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13 Min Read

Executive insights: Generative AI’s top obstacles and opportunities in the enterprise

março 21, 2024 / Joel Raper | Weston Morris

Short on time? Read the key takeaways:

  • The incredible potential drives much of organizations' interest in generative AI.
  • Employees of all ages are apprehensive about generative AI, citing fears of the technology taking people’s jobs. Some job titles are more disrupted than others, but this isn’t necessarily bad.
  • One of the biggest limitations to tapping generative AI’s potential is access to clean data – and keeping it secure also remains a concern.

Generative AI is getting plenty of buzz, but is it also being integrated into business operations? On the ground, organizations have plenty to say about the biggest motivations and top challenges with implementing generative AI.

During a recent conversation, Unisys Senior Vice President and General Manager of Digital Workplace Solutions (DWS) Joel Raper and Senior Director of DWS Global Strategy Weston Morris spoke about what Unisys is hearing from clients and industry peers. Read on for their insights and predictions for the future of generative AI in the digital workplace.

Why are enterprises exploring the implementation of generative AI?

Joel: So much money is being thrown at generative AI to answer that question: to determine the “why.” Organizations are being told to introduce AI because it will save them money. The potential is there for orders-of-magnitude changes in productivity.

Every single organization we talk to now has an edict from the top down to look into generative AI as executives say, “I read yesterday that generative AI is going to change the world. How will it change the world in our space? How much money can I save?” Figuring that out is where the challenge lies.

Weston: Think of it this way: Imagine if everyone in 1970 suddenly got a smartphone. People would say, “I’ve got a phone on the wall and there are payphones on every corner. Why do I need this?” They would have a hard time seeing the bigger picture and recognizing a smartphone’s use cases: browsing the internet, keeping track of to-do lists and reminders, chatting with friends and colleagues, and so much more. In a similar vein, if organizations don’t think about how generative AI will be applied to specific business problems, simply deploying AI to the masses will end up being an expensive science experiment with no return on investment.

When someone says, ‘I want…” with any new technology, I ask, “Why? What are you trying to accomplish with it?” With generative AI, let’s talk about the “why” first in terms of the business problem you’re trying to solve and how this technology will be used in your organization.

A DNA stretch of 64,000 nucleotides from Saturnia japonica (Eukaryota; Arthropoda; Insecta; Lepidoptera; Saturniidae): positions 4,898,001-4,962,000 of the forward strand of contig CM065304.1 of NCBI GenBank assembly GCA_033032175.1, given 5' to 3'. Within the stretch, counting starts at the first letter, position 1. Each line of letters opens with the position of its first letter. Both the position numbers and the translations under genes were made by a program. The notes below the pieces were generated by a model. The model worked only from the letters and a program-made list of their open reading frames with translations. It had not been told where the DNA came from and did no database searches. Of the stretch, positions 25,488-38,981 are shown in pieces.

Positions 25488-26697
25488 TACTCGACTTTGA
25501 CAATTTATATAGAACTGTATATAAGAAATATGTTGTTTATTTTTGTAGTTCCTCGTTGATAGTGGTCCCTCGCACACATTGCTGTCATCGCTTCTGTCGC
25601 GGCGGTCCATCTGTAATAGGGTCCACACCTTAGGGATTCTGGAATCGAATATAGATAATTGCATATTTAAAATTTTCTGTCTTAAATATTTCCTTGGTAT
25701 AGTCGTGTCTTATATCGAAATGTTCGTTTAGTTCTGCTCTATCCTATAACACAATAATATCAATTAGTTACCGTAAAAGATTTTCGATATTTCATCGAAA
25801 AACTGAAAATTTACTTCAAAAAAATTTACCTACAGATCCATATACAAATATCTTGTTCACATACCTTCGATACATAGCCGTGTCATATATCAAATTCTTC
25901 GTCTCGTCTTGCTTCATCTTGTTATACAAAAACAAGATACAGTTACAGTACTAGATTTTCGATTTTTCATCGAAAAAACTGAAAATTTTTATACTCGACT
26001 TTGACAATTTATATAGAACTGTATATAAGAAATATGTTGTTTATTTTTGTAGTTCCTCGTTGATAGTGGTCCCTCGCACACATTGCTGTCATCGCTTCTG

One perspective is that younger employees are more comfortable with digital workplace solutions and will accelerate AI deployment, while those with more tenure in the workforce are anxious about how AI will be used. What do you think of this perspective?

Joel: Many employees have apprehension about generative AI, regardless of age. It has more to do with job types; some job types are at a higher risk of being disrupted, if not displaced. This is especially true for creative job types with tasks such as content creation, which is an easy pick because you can use existing toolsets like ChatGPT or Microsoft Copilot to impact that business process today.

On the nerdy side, taking a code set written in Java and moving it to Go or creating a Python script is possible today with generative AI, even with noncommercial models, and you can get the answers quickly. In the enterprise space, you wouldn’t expose that code to the internet, so there is still work to be done there.

Some commentary around generative AI involves people’s anxiety about losing their jobs. Do you think those fears are justified?

Joel: On the contrary, AI has opened the opportunity for new jobs and different types of jobs because that human-in-the-loop factor is very much needed, as great as ChatGPT, Copilot and other generative AI technologies may be.

Recently, I heard of a company where many of their contracts were written by generative AI. You could take that to mean the lawyers’ jobs are at risk. But, that’s not what it’s saying at all. It's saying the busy work at the beginning stages of the contracts is now automated, so the lawyers are doing more meaningful work to add value to the organization. Will you need fewer lawyers? It’s quite possible. That's why people have both fear and excitement about generative AI.